Rebel with a One-World Cause

Or, The Life of the Underappreciated Man Who Brought Us Life and Liberty

One warning about accents: Either do them almost perfectly or don't do them at all. The decision not to give Paine a British accent was a good one but would have been better made for all characters across the board. In his portrayal of Paine's first publisher, George Schiavone employs an accent that careens from Welsh- to Slavic-sounding. The play's second half, a fascinating portrayal of the French Revolution and Paine's reaction to it, is muddled by the clamor of French accents à la Pepe Le Pew. Paine's exchange with Napoleon (Greg Schroeder portrays a petulant and convincing little general) is an insightful one -- we can see the roots of Marxism, socialism, and totalitarianism in a single conversation -- but the second act doesn't carry as much weight as it could because of these faux accents. Ken Clement is engaging and compelling as Ben Franklin (it's no small task to play the man on the hundred-dollar bill without looking like a cartoon character) and German-born orator Anacharsis Clootz.

Unfortunately something seems unnatural about the rest of the supporting players, who appear to be playing out their parts in history instead of inhabiting their characters. Besides using unconvincing accents, the secondary characters don't receive much stage time. The music and costuming are so strictly adherent to the time period that these brief appearances feel almost like cameos and distract the audience from what's really happening. Knickers, powdered wigs, white stockings, and buckled shoes accompanied by the sounds of snare drums and cannons being fired overshadow the dramatic presence of these actors, turning them into stereotypes. Paine's character is so big that, despite the play's cast of ten, this sometimes seems like a one-man show. It would have been interesting to see the characters dressed in subtler garb (and accompanied by music that would create an intriguing contrast) so their personas might emerge and carry a little more of the dramatic energy.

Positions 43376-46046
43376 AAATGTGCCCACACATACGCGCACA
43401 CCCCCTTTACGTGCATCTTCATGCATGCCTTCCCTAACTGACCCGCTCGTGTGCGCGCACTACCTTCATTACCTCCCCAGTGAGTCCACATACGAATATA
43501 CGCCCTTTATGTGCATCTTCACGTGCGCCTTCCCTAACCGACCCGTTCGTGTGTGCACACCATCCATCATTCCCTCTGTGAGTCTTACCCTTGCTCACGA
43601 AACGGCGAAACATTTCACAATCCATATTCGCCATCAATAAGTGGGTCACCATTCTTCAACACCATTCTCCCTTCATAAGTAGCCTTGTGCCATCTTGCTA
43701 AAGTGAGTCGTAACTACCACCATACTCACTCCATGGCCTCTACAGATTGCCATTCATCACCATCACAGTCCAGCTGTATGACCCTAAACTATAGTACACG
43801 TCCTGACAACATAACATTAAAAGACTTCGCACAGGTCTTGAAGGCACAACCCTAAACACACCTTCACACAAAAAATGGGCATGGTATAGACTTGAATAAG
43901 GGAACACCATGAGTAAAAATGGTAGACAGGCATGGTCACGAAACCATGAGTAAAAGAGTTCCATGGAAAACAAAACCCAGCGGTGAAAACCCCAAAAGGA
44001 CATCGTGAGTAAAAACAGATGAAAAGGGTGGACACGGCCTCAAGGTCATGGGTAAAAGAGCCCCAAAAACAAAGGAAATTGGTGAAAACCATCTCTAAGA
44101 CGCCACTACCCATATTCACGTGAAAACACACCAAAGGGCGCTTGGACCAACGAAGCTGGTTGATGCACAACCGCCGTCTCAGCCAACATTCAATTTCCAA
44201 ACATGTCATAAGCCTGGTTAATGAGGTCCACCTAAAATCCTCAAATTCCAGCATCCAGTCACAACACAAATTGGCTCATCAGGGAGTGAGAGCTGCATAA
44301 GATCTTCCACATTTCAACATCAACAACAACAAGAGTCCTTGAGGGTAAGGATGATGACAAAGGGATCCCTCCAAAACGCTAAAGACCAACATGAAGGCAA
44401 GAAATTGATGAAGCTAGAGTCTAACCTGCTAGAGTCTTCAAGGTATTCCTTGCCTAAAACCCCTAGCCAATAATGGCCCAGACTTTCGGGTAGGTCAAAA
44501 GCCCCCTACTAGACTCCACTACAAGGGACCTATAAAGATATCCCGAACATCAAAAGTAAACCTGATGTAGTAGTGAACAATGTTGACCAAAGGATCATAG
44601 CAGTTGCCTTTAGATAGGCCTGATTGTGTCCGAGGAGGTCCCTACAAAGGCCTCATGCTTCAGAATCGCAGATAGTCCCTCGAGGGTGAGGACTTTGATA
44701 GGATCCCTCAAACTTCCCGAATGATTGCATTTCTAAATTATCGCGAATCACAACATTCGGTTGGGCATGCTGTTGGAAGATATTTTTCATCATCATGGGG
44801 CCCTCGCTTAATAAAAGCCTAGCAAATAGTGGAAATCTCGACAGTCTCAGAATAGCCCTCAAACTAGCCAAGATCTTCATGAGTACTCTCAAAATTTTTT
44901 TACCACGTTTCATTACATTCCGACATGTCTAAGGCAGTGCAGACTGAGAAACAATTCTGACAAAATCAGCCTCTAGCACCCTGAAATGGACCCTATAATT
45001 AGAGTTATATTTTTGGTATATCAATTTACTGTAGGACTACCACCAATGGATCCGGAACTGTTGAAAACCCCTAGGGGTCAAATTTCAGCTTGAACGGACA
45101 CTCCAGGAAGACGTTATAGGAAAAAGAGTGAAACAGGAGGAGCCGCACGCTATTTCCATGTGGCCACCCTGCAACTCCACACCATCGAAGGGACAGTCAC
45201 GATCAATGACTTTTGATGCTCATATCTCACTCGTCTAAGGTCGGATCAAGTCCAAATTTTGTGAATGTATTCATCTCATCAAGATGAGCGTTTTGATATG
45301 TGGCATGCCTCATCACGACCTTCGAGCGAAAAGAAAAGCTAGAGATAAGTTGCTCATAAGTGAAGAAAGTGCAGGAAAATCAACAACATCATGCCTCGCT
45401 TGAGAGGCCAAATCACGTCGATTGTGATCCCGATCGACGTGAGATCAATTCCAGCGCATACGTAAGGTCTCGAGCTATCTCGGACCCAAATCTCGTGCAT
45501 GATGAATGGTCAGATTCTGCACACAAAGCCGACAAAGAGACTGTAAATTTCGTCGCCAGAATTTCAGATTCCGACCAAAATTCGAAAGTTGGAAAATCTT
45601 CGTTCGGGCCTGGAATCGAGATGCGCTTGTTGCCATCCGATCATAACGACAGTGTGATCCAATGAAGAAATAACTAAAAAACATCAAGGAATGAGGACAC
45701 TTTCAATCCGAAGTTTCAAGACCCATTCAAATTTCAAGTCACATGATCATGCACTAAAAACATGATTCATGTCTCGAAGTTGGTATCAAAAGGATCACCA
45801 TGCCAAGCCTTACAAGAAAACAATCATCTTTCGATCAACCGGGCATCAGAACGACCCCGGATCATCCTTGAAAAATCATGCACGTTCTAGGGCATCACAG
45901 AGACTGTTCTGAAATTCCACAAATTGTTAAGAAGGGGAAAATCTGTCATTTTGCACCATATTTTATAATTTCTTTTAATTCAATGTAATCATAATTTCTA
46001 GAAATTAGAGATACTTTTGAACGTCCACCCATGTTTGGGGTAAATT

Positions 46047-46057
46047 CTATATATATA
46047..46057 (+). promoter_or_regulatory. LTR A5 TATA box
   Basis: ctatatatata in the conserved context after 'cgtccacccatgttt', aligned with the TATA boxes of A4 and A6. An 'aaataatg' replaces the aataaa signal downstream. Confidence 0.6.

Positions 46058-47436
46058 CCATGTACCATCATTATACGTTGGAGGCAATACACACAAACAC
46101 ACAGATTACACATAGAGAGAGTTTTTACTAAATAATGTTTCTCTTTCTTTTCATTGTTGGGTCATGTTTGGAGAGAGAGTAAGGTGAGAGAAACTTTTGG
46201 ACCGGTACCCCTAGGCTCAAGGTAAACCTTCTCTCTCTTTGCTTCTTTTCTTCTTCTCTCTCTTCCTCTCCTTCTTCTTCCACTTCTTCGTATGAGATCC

Ultimately Citizen Tom Paine succeeds in making the juxtaposition of Philadelphia in 1774 and South Florida in 2001 a real and necessary one. At the beginning of the performance I attended, Adler took special care to emphasize the importance of putting on this production. Having now seen the play and done a little research on Fast, I understand why. Like Paine, novelist and playwright Howard Fast has been condemned for his outspoken opinions. In the '40s officials tried to ban Citizen Tom Paine from New York City public school libraries. Fast was barred from speaking engagements and denied a passport to travel outside the United States -- all as a result of his membership in an antifascist committee and the subsequent communist witch-hunt that landed him in prison for three months.

Citizen, we feel your Paine
Citizen, we feel your Paine


Through May 20, 305-445-1119
GableStage in the Biltmore Hotel, 1200 Anastasia Ave., Coral Gables

History not only repeats itself; it relocates itself. We do not have to wait 300 years to see three different renegades cross paths on one stage: Paine, Fast, and Adler, who was one of the first and most vehement voices to stand up against Miami-Dade County's Cuba ordinance, which prohibited the use of county funds or facilities to present Cuban artists and their affiliates.

Ironically the radical Paine, who has all but been erased from American history, seems to be making a comeback. Jon Katz of Wired magazine claims: "Thomas Paine was one of the first journalists to use media as a weapon against the entrenched power structure. He should be resurrected as the moral father of the Internet." He goes on to point out that the Internet offers what Paine fought for: "a vast, diverse, passionate, global means of transmitting ideas and opening minds." I would add that this "rebel-rouser" from the 1700s, a corset-maker's son, was the first to conceive of what today is called globalization. When Paine proclaimed, "I am a citizen of the world; the world is my village," it was not just a Walt Whitman-esque poetic emotion; the statement revealed the core of his democratic beliefs, which almost cost him his life on more than one occasion.

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